Saturday, January 15, 2011

How will the closing of delicious affect libraries?

Shockwaves were sent through the internet world, when news leaked that delicious would no longer have a future in Yahoo. Most media sources sensibly began to mourn the impending death of delicious and this started an exodus of delicious users. As I write this the future of delicious is still unclear, a blog posting on delicious claims the service is not shutting down, but planning a future outside Yahoo, but various analysis including this one by a ex-Yahoo executive suggests that Delicious is in peril  as a sale is difficult.

Libraries have always being a fairly heavily user of delicious, both by librarians on a personal basis or as an institution. What impact and implications would the shuttering of delicious means for such libraries?

Well it depends on how much the library uses delicious of course!

Examples below are based on convenience sample.

Social Sharing buttons

Some libraries, embed social sharing buttons on their webpages that allow users to quickly tweet, send to facebook or otherwise bookmark the page. Services such as addthis or sharethis are used. But perhaps the most common users would be over 1,700 libraries on SpringShare's LibGuides platform, where there is a addthis! button on all guides.

LibGuide with Sharethis! button

Impact : Minimal. At worse one of the options in the share button doesn't work. 

Sharing of resources for external or internal users (do not embed into linkrolls)

Some libraries have librarians who bookmark resources using delicious accounts and publise these accounts. This might even be a group account where different librarians pool their resources.

Impact : Some. If delicious shuts down it can lead to a loss of carefully curated content. But one can export the links to another service like Diigo. 

For external users, if all that is done is to publish a delicious button that links to the account on say the library homepage, probably the impact isn't huge if delicious comes down. Example here of an account done by NUS Libraries Computer Science Resource Librarian

However if  the library's delicious account has a lot of "Fans"/external users who follow it, the library will have to spend time building up it's connections again. 

Embedding of resources such as link rolls  or tag clouds into library pages

Libraries that go beyond this and embed delicious link rolls in their webpages will have to do more work.

This embedding of links can be relatively minor on a secondary page like a blog



Or could be just tag clouds in LibGuides



Even more serious is when content is a major part of the content.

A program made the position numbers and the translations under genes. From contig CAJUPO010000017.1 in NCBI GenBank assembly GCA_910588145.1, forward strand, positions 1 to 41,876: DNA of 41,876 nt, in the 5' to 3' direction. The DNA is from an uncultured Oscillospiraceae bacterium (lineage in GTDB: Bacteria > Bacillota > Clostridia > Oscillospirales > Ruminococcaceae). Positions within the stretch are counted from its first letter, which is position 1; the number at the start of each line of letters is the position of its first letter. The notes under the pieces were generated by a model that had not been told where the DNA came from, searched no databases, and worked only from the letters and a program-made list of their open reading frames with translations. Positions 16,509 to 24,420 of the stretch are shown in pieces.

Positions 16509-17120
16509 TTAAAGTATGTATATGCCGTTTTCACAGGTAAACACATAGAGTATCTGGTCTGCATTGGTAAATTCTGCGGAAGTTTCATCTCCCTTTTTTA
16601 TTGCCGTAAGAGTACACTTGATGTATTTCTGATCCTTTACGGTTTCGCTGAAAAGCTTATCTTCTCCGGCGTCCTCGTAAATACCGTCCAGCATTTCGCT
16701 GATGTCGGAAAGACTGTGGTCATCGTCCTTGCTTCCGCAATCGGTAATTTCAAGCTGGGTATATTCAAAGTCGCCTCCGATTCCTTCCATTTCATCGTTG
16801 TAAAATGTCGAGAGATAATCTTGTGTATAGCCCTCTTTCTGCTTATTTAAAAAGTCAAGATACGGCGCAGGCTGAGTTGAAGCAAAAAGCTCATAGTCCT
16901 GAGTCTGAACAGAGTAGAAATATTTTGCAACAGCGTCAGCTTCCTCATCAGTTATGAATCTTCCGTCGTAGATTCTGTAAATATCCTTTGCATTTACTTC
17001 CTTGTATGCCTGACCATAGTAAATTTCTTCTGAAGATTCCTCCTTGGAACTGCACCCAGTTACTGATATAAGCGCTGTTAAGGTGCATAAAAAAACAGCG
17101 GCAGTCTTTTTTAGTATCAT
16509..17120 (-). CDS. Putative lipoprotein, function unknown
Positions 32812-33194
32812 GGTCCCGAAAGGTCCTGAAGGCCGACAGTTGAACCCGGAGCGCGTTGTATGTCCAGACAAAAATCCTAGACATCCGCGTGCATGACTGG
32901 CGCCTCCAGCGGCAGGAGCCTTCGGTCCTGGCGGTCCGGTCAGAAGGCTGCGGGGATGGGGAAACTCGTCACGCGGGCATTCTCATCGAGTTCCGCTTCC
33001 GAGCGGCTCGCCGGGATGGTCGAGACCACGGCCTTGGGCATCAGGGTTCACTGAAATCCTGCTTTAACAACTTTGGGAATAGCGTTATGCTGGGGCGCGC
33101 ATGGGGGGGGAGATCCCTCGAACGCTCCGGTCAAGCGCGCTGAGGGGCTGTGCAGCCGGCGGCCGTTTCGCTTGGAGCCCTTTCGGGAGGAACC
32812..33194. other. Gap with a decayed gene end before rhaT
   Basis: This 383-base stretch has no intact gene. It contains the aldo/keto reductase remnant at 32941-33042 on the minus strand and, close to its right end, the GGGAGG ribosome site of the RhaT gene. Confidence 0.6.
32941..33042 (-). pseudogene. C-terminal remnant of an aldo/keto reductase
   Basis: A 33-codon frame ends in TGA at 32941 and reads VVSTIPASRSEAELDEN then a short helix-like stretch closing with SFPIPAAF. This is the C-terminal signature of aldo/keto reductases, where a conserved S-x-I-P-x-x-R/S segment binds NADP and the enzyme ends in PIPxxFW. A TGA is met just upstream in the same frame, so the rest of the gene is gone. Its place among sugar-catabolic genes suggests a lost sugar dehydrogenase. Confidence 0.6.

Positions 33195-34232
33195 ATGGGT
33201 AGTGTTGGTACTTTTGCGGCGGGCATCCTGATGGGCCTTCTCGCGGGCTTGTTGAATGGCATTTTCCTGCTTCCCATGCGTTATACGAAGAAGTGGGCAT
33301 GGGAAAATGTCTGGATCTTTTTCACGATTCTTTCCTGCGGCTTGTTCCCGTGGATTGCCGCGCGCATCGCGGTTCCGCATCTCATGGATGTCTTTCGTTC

For example Holdrege Public Library has embedded a "del.ico.us links we love" section on their webpage. It seems to be active as of Dec , there are still new links added.







Besides tag clouds, one interesting idea I covered in the past involved embedding delicious link rolls into subject guides . They have many advantages but currently libraries using this method such as The College of New Jersey library (see below) could have problems...




  Impact : Large . Libraries will have to definitely replace this.


Thoughts about preparing for failure 


 People a lot wiser than me have commented on the pros and cons using such cloud services and the importance of having a Plan B. Now there are fears that Flickr will be next...  Other similar services used by Libraries such as YouTube, Facebook are not currently under threat, but a plan B might be a good idea....

Overall, using Delicious as an example, it seems that there are 2 things that are lost when a service goes down. First is content (e.g videos, photos, bookmarks) but fortunately most services (except perhaps Facebook) allow this to be exported and imported into successor services. However, work needs to be done to change links, embed content on webpages again etc.

But perhaps more importantly, you lose your social-graph.. Imagine you built up a Facebook page of 1,000 fans and having to rebuild it again because you are forced to move to say Diaspora. Exporting content is relatively easy, but all the effort getting users to follow/subscribe/like your channel..can't be easily recovered.

With social networks trying to lock-in users and with social connections being their main weapon to do this , I'm not optimistic at all you can somehow carry over such connections . Moreover with personal accounts you can search your address book, Twitter etc to find connections to reconnect, but I'm not sure a library organization account would like to do this even if possible.

Currently with delicious, social connections are less important in most cases particularly if the main use is to embed content on a webpage, but something like Facebook or Twitter failing would great even more shock waves due to the importance of the social connections. I'm not sure how libraries on MySpace are handling this, but MySpace is an example of a social network dying by attrition, which is perhaps a different example...

Still thinking about this.....




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